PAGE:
On an Inter-War Market, Town Museum

Sala z dużym zdjęciem tłumu na rynku na ścianie oraz słupem ogłoszeniowych w rogu.

Footwear studs on display at the exhibition were manufactured in the Jaroszowice factory that belonged to Bernard and Salomon Barber. The Barbers, a Jewish family, also had a steam mill and a sawmill. The production of studs was based on water power and when there was a lack of natural ‘fuel’ to drive the waterwheel the so-called ‘steam mobile’ would be launched. The sawmill where timber was processed and cut to smaller parts was an important part of the production process. Such smaller planks were transported to the stud factory where the workers sorted and packed finished studs. Footwear pegs were sold not only to local but also to foreign shoemakers. The Barbers belonged to the Jewish elite of industrial enterprise owners. The group also included Mathias Jakubowicz (the Bone Meal Preparations and Superphosphates Factory in Gorzeń and Świnna Poręba), Tobiasz Einhorn and Izrael Gleitzman (Wadowice Vodka and Liqueur Factory), Samuel Ebel (stationery), Natan Goldberg-Richttman (cement products factory), Chiel Bałamuth (soap factory) and Samuel Rotter (footwear factory) among others.

In 1863, Franciszek Foltyn entered the Wadowice printing and publication market and soon monopolised the local printing industry. The establishment, which had already achieved considerable success as a publisher the 1870s, was modernised by the founder’s son and successor, Franciszek Foltin. The publishing work was continued by Franciszek Foltin’s son, also named Franciszek, who was the last representative of that family of printers and booksellers. Taking advantage of the proximity of Kalwaria Zebrzydowska, Foltin published Marian songs, Calvary songs and humoresques for pilgrims in his printing house. He also published works by local authors such as Emil Zegadłowicz. The writer once complained: Foltyn fleeced me by issuing a bill for an exorbitant amount; however, having seen the published book, he added: It is a graphic masterpiece, which is a comfort!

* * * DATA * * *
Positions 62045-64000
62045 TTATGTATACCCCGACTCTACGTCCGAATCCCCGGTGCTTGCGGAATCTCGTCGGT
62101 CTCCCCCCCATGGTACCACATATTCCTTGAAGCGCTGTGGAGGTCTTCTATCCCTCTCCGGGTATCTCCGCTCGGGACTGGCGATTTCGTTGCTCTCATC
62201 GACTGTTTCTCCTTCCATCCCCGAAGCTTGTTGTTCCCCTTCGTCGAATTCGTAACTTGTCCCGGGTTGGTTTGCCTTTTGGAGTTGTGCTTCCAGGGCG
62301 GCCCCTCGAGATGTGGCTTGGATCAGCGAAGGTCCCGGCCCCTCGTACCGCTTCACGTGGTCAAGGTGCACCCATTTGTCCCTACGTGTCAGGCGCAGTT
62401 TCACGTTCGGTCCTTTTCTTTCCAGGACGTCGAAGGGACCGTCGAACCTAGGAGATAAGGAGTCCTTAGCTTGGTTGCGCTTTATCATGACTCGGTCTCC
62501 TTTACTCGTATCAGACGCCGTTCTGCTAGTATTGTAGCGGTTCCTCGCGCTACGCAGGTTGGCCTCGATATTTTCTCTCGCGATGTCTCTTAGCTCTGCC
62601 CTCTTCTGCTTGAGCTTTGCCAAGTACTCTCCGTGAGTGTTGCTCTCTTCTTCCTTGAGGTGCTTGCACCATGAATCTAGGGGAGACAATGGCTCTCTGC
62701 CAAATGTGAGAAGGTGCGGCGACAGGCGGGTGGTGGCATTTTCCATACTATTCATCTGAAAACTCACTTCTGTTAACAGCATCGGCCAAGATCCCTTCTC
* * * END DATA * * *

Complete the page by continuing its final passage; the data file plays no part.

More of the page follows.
The suitcases on display were an integral attribute of travellers coming to Wadowice or using the railway that connected the town with Krakow, Bielsk and Sucha in 1888. In the following years the railway connected Wadowice to Trzebinia from where one could go further to Warsaw. The railway benefited mainly young people who commuted from the surrounding villages to the Wadowice secondary school, as well as craftsmen, farmers and merchants coming to Wadowice for the Thursday markets. Associated with the latter is the second exhibit – the scales. Shops were rare till the end of the 19th century and trading was done mainly at traditional fairs. It was not until the influx of Jewish people, for whom the district town of Wadowice was an attractive place, that numerous shops began to spring up, including shops with groceries, cereals, confectionery, leather and ironmongery. There were more than one hundred shops during the inter-war period, including many shops owned by Jews, and commerce was concentrated around the market square (called the Marshal Józef Piłsudski Square in 1930s) and in side streets.


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